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I’ve been thinking a lot about kindness at the moment, particularly kindness to ourselves.

The world around us has transformed over the last few days. News coverage, billboards, websites all homogenised to loss.

Mourning and solemnity are the suggested modes of travel.

There’s a strong pull to falling into line. Or, inevitably, not.

Fall in, or fall out.

Our polarised way of relating to complexity offer us all the sophistication of living life by hokey cokey: black/white, leave/remain, monarchist/royalist, in/out, in/out, shake it all about.

And this is troubling because humans really aren’t neat.

We’re messy. And contradictory. We have an enormous capacity for sitting both with and in contradiction; it is, quite frankly, a superpower. But that doesn’t seem to be in vogue currently so we’re invited to pick a side instead.

And more often than not this can cause confusion.

Humans are meaning-making machines and in the general humdrum of lives we often don’t notice the habitual and potentially somewhat arbitrary meaning that gets attributed to things, to facilitate our smooth running through life.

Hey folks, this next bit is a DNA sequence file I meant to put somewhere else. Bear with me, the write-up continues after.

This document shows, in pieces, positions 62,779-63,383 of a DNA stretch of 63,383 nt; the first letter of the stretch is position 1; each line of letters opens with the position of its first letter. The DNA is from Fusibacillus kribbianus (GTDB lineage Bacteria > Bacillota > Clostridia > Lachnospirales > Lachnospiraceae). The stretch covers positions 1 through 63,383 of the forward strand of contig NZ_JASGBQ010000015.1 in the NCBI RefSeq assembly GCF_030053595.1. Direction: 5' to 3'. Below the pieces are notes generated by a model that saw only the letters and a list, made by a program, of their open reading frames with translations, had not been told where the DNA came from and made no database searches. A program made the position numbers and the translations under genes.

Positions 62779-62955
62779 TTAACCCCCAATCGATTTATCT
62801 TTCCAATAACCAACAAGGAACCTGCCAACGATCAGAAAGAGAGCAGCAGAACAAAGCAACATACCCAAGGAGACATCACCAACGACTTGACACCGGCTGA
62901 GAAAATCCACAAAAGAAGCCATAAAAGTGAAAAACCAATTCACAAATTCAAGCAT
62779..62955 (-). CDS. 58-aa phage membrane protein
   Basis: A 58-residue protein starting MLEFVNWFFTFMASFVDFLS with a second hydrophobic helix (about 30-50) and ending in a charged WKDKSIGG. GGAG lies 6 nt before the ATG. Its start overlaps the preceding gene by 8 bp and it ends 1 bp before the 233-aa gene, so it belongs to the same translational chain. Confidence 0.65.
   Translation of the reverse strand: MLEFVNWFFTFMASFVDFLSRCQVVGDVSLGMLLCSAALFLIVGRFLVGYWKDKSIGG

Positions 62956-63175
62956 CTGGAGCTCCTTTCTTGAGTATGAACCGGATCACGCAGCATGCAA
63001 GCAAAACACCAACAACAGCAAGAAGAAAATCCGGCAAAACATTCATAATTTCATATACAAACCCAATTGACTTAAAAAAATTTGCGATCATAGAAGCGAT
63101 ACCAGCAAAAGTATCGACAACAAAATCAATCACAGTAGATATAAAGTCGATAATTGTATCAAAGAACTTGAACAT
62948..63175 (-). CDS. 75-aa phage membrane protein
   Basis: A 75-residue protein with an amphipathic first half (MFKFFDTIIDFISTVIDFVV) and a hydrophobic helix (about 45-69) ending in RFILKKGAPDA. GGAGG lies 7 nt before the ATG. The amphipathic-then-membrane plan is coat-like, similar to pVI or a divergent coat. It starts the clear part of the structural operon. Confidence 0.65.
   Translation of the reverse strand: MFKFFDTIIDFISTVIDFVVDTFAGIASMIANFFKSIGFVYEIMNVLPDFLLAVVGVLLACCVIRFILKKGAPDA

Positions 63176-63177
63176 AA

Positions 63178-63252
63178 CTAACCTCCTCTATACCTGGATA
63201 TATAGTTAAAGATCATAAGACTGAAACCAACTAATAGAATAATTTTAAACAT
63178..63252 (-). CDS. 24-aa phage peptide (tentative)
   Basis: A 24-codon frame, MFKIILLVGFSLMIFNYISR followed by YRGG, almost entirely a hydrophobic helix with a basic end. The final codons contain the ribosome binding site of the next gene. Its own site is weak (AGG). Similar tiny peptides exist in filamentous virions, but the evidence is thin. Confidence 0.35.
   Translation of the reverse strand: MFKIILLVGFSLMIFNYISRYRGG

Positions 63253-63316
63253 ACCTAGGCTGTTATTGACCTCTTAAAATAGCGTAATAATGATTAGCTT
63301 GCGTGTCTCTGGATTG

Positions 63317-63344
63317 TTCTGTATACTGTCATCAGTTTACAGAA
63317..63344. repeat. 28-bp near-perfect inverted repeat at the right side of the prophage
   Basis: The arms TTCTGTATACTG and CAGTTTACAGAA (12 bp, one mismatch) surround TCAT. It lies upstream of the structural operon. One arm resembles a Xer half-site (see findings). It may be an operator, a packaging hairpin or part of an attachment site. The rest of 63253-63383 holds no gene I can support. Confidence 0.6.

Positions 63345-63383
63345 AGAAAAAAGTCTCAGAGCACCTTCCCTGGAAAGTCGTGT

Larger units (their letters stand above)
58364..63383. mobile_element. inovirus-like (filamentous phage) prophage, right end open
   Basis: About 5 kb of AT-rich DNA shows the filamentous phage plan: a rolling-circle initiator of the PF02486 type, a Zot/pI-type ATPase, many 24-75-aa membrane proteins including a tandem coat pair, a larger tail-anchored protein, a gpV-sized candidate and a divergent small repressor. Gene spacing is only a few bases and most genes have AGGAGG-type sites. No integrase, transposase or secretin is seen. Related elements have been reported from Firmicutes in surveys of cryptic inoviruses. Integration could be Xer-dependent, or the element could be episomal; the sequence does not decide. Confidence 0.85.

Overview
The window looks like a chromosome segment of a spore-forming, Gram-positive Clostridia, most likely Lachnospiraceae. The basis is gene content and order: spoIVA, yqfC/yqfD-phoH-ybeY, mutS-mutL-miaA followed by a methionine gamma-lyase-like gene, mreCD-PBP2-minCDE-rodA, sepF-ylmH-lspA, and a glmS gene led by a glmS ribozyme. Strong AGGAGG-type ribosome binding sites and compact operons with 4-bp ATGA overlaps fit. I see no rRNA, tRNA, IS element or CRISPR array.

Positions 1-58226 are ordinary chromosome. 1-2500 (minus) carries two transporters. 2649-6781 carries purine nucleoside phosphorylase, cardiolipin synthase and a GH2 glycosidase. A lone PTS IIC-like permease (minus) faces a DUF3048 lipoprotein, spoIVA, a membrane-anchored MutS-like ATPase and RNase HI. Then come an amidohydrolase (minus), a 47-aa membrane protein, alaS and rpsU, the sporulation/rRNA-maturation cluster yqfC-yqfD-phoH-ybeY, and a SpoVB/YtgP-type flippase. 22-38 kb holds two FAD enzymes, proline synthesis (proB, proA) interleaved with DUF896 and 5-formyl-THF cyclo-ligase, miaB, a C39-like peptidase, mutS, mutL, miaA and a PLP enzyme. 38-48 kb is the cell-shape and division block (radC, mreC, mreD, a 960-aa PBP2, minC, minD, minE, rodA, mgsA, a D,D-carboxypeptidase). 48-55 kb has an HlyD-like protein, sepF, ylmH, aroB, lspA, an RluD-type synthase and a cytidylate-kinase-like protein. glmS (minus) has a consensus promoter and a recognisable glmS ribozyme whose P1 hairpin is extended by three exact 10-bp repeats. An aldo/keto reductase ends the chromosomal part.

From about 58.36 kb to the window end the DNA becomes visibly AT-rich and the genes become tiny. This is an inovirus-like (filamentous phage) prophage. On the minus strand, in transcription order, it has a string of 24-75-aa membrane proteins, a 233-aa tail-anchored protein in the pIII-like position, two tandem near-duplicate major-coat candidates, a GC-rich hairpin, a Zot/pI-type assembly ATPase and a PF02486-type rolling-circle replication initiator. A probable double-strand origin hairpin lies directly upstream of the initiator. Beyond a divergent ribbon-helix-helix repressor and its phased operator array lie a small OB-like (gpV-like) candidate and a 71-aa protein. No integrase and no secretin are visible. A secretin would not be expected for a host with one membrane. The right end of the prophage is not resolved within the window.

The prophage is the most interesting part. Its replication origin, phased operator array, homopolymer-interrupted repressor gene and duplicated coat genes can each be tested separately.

But when we find ourselves living through history in real time, we may become more aware of the need to make or attribute meaning to what we’re experiencing - and then experience the potential disorientation when there are gaps or overlaps in what makes ‘sense’ to us.

Which is where kindness comes in.

Kindness looks at contradiction and doesn’t judge.

Kindness says, “I thought you didn’t really care about the monarchy and yet I see that you’re weeping into the cupboards as you’re unloading the dishwasher. Isn’t that something. Look at your capacity to feel, even if you can’t draw a straight line between WHAT you’re feeling and WHY you’re feeling it. Wow. How amazing.”

Kindness allows us to sit in the place where meaning-making may stutter or stumble and offer us empathy.

Kindness is the friend that knows how to sit alongside us in companionable silence and make everything feel ok.

Kindness needs turning up to 11 when a monarch dies.

Rilke wrote, “Fling the emptiness out of your arms into the spaces we breathe; perhaps the birds will feel the expanded air with more passionate flying.”

When the air around us is expanded by collective grief, I suggest we all embrace kindness in our arms to remedy any feelings of unexpected emptiness.

Sending you all kindness today, and over the coming days.

Cover image: Photo by K. Mitch Hodge on Unsplash

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